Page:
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Online fashion giant Shein jumps into online resale — but with a twist

Shein’s new resale program is available through its mobile app.

Shein has launched a resale program that puts a good deal of responsibility in the hands of customers. 

The Chinese online fast-fashion giant has launched “Shein Exchange,” a “peer-to-peer” resale program for the sale and purchase of secondhand Shein products.  The program was created in partnership with Treet, a resale technology platform that manages resale experiences for a number of fashion retailers. It is being piloted in the U.S., with plans to expand globally in 2023.

Accessed through Shein’s existing app, the Exchange feature is designed to simplify the resale process so it is easier for sellers to list their items. A seamless interface pre-populates a Shein customer's previous purchases – making list-to-sale quick and easy.

Similar to other Treet-powered programs, Shein Exchange shoppers get credits or cash back for purchases. Once an item sells, Shein sends a prepaid shipping label to the seller.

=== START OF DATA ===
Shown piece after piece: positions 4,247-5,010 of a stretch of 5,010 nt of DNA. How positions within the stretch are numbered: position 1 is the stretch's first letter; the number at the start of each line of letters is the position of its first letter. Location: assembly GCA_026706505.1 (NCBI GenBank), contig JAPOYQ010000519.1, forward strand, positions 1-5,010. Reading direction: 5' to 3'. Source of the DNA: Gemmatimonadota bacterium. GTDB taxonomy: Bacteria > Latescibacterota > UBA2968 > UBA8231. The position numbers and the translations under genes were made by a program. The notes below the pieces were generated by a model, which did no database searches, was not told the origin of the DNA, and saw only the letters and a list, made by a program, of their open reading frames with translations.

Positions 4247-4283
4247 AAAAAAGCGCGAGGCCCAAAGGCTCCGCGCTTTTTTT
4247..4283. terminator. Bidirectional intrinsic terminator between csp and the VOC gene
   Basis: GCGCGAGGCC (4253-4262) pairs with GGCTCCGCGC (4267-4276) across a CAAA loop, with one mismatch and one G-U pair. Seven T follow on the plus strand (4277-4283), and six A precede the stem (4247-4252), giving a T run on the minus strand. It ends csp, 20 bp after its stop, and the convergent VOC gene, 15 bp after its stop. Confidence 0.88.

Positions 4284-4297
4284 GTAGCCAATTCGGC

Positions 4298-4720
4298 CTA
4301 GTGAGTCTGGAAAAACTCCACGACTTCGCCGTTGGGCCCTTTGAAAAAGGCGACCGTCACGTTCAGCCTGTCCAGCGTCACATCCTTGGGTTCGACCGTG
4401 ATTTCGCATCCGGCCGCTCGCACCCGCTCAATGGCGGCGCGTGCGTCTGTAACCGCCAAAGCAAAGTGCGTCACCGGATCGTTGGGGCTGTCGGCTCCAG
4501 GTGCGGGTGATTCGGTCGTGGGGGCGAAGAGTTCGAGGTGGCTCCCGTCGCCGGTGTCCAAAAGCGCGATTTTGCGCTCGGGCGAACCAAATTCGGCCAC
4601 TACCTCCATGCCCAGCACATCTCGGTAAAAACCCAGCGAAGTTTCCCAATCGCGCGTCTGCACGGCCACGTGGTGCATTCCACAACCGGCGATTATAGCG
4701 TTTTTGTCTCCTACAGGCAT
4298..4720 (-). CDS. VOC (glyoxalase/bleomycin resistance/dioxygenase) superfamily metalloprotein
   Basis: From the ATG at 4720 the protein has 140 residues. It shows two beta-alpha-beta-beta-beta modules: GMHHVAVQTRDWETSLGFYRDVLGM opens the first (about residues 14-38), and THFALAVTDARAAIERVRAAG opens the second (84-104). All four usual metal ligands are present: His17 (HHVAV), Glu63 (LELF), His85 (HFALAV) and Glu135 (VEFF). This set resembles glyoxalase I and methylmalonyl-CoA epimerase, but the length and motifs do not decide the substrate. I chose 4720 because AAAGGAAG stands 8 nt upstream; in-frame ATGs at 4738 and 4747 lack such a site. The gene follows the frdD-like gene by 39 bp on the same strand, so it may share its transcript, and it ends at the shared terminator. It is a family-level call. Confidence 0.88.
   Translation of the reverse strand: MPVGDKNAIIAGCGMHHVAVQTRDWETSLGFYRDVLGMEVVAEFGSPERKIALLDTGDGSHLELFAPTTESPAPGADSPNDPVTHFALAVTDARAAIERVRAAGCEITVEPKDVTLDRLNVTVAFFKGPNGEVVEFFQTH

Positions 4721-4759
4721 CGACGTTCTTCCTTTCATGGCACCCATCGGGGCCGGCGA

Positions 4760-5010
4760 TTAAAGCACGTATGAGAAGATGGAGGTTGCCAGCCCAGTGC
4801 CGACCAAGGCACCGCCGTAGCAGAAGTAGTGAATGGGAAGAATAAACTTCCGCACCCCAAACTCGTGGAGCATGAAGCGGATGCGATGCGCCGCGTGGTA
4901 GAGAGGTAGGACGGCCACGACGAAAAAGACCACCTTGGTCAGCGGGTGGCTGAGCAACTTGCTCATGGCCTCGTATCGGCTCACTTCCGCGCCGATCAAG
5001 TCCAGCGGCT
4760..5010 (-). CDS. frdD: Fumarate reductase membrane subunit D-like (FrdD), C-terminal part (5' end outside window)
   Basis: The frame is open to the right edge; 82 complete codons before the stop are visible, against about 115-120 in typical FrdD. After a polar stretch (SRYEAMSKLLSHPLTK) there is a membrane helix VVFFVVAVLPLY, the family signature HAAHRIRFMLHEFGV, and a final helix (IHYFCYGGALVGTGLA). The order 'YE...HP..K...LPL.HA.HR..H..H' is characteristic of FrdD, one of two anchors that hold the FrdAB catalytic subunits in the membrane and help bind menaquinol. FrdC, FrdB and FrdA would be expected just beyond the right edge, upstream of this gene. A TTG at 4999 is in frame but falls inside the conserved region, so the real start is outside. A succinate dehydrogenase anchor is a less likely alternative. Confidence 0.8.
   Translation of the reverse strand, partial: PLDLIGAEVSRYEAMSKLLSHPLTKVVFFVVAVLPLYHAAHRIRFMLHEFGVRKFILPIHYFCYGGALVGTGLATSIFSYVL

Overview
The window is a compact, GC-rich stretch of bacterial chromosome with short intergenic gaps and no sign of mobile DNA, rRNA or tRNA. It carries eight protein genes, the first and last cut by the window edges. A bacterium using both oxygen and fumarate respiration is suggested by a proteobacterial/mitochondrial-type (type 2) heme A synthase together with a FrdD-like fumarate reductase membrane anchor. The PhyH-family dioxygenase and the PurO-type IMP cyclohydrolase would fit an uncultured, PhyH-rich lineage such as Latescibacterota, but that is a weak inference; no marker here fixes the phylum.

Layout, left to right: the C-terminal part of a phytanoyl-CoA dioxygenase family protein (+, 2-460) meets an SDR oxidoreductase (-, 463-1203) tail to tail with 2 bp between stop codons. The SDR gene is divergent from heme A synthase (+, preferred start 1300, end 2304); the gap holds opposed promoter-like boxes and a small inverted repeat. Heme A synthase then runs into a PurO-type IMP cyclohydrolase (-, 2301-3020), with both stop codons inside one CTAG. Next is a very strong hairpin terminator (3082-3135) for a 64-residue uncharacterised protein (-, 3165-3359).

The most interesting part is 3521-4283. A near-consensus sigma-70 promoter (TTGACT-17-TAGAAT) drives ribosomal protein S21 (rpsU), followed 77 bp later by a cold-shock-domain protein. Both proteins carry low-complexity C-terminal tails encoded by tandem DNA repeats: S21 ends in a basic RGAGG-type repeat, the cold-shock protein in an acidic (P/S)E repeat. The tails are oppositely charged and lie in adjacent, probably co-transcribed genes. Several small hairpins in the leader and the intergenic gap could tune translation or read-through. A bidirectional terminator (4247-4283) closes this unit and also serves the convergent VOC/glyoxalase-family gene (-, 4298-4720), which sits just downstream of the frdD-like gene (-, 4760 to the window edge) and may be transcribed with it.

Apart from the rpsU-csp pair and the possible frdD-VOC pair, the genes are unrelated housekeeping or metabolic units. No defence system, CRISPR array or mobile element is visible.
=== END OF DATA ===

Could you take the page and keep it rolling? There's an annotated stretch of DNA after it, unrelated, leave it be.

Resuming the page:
"The goal of Shein Exchange is to make resale just as easy and convenient as buying something brand new, while also igniting a cultural movement of circularity within our own Shein community,” said Adam Whinston, global head of ESG at Shein. “We're calling on our community to mobilize and keep previously owned clothing in circulation for as long as possible. By harnessing the reach and the influence of our growing community, we believe that shopping resale can become the new normal in our industry."

Shein has been steadily gaining traction in the U.S., where its trendy and low-priced fashions have developed a loyal following among teens. It solidified its No. 2 position as teens’ favorite online shopping site in Piper Sandler Companies’ semi-annual “Taking Stock With Teens” survey, and also appeared on the top clothing brand list, as No. 5.  

The retailer is planning to build three distribution centers in the U.S. with the goal of reducing shipping time, and is also getting ready for an expansive hiring effort in the next several years, according to a Wall Street Journal report.

The pilot version of Shein Exchange is part of the company’s larger commitment to address the ongoing issues of textile waste and build a future of fashion that is more circular. By driving its community of millions U.S. customers to buy or resell on Shein Exchange, the company said it aims to influence and promote mindful consumption among its customers, ultimately extending the life of as many items as possible.

This year, Shein also became a signatory of World Circular Textiles Day, a coalition of brands, suppliers and other organizations who share a mission to shift the fashion and textiles industry toward full circularity by 2050.

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